Reading through the well-written CCDE Study Guide book by Marwan Al-shawi, came to a section about having BGP as the Enterprise Core Routing Protocol and its possible Design models.
To make it a little bit brighter to myself, I’m gonna explain them in a different way with different diagrams and matrix based on my own design experience with these models.
Disclaimer: Please have in mind that the number of routers drawn, doesn’t reflect the reality of the design, and is just been this way for the sake of simplicity; obviously there would be redundant routers in real World, and also the Core could span different PoPs.
Besides, the bigger border routers could reflect two separate ones, one on Core, and one on Branch side.
Design Model 1
This model is suitable when least Administrative Domain Control is required; though it still overcomes an end-to-end IGP design, providing better management between remote campuses.
Core IGP is mainly used to provide Next-hop reachability for iBGP speakers. Please note that this is applicable to all models where iBGP is used in the Core.
This post contains my notes from an old version of IPX Class on Demand by Joe Astorino.
RD has no special meaning—it is only used to make potentially overlapping IPv4 addresses globally unique
Route Targets are additional attributes attached to VPNv4 BGP routes to indicate VPN membership
Export Route Targets identifying VPN membership are appended to customer route when it is converted into VPNv4 route
RD & RT are extended BGP communities; neighbor send-community extended is required!
RR for VPNv4 does not need to be the same as RR of IPv4.
PE imposes 2 labels, the one if from LDP, and the bottom one is from VPNv4 address-family.
Each bgp address-family is a different RIB.
Import policy means that routes will come from the VPN extended community
Export policy means that routes will go to the VPN extended community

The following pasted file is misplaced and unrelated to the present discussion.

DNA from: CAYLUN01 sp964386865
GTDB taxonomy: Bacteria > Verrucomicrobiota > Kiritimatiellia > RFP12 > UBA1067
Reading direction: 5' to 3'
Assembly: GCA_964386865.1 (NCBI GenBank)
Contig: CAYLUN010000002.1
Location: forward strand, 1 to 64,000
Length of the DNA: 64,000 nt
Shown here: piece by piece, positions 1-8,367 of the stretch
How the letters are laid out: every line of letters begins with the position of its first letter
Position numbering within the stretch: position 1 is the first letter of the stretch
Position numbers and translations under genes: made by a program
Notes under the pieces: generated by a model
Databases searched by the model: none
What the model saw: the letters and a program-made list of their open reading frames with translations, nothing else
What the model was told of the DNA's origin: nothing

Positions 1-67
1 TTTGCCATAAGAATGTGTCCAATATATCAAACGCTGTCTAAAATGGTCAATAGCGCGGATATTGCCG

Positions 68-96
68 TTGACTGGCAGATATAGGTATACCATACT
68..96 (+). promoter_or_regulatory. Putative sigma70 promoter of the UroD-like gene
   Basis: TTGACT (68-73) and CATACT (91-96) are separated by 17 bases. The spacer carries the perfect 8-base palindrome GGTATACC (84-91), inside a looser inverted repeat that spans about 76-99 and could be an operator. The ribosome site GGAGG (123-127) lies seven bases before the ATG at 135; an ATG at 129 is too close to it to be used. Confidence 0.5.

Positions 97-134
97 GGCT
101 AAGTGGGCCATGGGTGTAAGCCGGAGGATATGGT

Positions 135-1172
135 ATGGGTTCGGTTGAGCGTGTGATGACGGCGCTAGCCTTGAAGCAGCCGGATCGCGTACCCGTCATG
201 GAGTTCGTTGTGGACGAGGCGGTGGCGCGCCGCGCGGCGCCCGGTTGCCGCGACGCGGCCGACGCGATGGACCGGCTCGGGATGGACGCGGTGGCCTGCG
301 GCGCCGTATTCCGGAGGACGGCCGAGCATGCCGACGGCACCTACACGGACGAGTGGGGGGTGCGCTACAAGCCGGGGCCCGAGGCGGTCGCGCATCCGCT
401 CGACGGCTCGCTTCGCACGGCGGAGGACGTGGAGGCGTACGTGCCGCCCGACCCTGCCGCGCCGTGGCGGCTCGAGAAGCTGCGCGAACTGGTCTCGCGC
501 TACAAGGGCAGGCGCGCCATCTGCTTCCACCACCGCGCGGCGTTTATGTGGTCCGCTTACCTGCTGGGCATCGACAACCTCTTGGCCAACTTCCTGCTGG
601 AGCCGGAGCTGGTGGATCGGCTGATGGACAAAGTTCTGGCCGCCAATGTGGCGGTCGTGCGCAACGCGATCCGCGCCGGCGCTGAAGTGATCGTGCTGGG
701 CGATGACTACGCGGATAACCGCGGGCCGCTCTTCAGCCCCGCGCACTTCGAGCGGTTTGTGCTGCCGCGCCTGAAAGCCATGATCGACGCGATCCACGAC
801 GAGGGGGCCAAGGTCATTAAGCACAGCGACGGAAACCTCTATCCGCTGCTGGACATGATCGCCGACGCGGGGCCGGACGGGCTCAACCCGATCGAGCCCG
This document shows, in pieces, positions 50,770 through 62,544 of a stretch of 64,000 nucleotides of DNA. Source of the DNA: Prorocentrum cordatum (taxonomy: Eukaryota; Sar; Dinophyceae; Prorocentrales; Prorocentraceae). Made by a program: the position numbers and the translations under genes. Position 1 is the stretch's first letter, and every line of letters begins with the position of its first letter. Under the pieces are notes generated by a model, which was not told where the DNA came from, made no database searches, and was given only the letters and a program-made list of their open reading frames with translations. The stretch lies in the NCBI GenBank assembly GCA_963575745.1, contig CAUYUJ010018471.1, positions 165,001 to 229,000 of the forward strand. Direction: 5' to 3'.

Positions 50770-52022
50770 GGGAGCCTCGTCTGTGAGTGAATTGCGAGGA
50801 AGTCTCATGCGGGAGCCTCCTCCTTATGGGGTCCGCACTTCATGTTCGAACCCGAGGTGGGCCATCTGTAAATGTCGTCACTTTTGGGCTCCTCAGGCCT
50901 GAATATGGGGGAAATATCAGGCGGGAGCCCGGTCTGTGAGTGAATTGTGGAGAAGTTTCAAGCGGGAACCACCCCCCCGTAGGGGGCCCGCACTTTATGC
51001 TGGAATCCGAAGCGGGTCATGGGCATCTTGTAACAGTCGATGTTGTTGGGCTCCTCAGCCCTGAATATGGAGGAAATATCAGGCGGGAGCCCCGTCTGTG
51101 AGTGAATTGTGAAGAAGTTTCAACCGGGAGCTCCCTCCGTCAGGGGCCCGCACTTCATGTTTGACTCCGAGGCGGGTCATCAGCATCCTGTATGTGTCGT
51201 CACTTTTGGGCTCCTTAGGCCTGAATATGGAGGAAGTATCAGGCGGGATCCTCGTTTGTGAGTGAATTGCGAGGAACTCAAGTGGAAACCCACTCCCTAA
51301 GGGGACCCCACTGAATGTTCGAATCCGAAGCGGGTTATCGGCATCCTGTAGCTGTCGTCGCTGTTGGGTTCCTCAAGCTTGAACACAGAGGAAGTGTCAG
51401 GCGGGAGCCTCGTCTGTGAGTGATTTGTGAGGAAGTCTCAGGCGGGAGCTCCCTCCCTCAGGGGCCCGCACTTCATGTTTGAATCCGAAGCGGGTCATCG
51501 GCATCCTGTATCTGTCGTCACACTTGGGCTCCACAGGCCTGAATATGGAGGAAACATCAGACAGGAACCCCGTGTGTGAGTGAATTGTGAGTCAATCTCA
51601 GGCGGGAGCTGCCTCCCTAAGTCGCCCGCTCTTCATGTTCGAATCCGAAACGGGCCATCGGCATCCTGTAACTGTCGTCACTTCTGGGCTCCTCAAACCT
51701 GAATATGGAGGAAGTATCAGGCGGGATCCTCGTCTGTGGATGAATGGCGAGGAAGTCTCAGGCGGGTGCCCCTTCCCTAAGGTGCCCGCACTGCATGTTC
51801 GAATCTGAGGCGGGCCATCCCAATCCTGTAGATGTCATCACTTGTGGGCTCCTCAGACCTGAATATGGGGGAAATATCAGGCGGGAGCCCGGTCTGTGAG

ARF –Automatic Route Filtering: Only VPN information matching a locally configured RT will be imported Could be disabled: no default bgproute-target filter
By default, when running OSPF over Frame-Relay and network type is anything except point-to-multipoint, on a spoke, the nexthop for a route originated from another spoke will be that spoke. But when the network type is point-to-multipoint, the nexthop will be the hub, and a host route for each spoke will exist. So make sure to use point-to-multipoint when using MPLS.
RIP/EIGRP address-family version and summarization is different form the RIP/EIGRP’s itself.
When the customer needs the same AS on multiple sites, the AS Override feature should be triggered. So the PE will override its (prepend). Another way to handle this requirement is using allowas-in.Continue reading “IPExpert CoD: MPLS-VPN”
Most popular were Frame Relay or ATM technologies, providing VPN service at Layer 2. The provider had a Frame Relay or ATM backbone and supplied Layer 2 connectivity to the customer routers. This was commonly referred to as the overlay model.
The service provider might have actually owned or managed the edge routers that were connected to the customer network. The point is that the routers were physically at the customer premises.
Peer-to-peer VPN networks existed, but they were not popular. The main reason is that they were not easy to deploy and maintain because they needed distribute lists, IP packet filters, or GRE tunnels. As explained in Chapter 1, MPLS VPN is an example of a highly scalable peer-to-peer VPN model.
The CE router does not peer with any of the CE routers from the other sites across the service provider network, as with the overlay model. The name peer-to-peer model is derived from the fact that the CE and PE form a peer at Layer 3.
Virtual routing/forwarding (VRF): is a VPN routing and forwarding instance. It is the name for the combination of the VPN routing table, the VRF Cisco Express Forwarding (CEF) table, and the associated IP routing protocols on the PE router.